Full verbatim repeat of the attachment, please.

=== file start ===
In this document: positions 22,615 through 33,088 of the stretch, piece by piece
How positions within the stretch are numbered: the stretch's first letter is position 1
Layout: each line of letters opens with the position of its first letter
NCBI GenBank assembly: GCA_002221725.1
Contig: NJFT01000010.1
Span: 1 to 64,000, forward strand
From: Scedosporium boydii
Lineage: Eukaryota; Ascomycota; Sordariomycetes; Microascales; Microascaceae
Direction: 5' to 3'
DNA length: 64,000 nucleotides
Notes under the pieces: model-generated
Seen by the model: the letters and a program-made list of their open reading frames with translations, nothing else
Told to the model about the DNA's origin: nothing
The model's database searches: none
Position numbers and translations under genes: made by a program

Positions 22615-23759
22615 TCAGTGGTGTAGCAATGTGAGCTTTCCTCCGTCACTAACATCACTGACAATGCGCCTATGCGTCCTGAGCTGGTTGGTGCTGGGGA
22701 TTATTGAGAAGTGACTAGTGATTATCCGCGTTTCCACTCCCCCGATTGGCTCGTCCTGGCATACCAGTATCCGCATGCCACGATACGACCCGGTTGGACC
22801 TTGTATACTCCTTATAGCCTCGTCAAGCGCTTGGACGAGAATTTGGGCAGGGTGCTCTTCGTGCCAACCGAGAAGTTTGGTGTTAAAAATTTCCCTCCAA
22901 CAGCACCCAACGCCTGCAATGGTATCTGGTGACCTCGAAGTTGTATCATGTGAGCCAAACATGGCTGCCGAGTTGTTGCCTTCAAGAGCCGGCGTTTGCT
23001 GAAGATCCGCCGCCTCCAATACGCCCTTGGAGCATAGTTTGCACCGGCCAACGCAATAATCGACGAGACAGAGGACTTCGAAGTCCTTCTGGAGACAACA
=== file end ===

In this document: positions 22,615 through 33,088 of the stretch, piece by piece
How positions within the stretch are numbered: the stretch's first letter is position 1
Layout: each line of letters opens with the position of its first letter
NCBI GenBank assembly: GCA_002221725.1
Contig: NJFT01000010.1
Span: 1 to 64,000, forward strand
From: Scedosporium boydii
Lineage: Eukaryota; Ascomycota; Sordariomycetes; Microascales; Microascaceae
Direction: 5' to 3'
DNA length: 64,000 nucleotides
Notes under the pieces: model-generated
Seen by the model: the letters and a program-made list of their open reading frames with translations, nothing else
Told to the model about the DNA's origin: nothing
The model's database searches: none
Position numbers and translations under genes: made by a program

Positions 22615-23759
22615 TCAGTGGTGTAGCAATGTGAGCTTTCCTCCGTCACTAACATCACTGACAATGCGCCTATGCGTCCTGAGCTGGTTGGTGCTGGGGA
22701 TTATTGAGAAGTGACTAGTGATTATCCGCGTTTCCACTCCCCCGATTGGCTCGTCCTGGCATACCAGTATCCGCATGCCACGATACGACCCGGTTGGACC
22801 TTGTATACTCCTTATAGCCTCGTCAAGCGCTTGGACGAGAATTTGGGCAGGGTGCTCTTCGTGCCAACCGAGAAGTTTGGTGTTAAAAATTTCCCTCCAA
22901 CAGCACCCAACGCCTGCAATGGTATCTGGTGACCTCGAAGTTGTATCATGTGAGCCAAACATGGCTGCCGAGTTGTTGCCTTCAAGAGCCGGCGTTTGCT
23001 GAAGATCCGCCGCCTCCAATACGCCCTTGGAGCATAGTTTGCACCGGCCAACGCAATAATCGACGAGACAGAGGACTTCGAAGTCCTTCTGGAGACAACA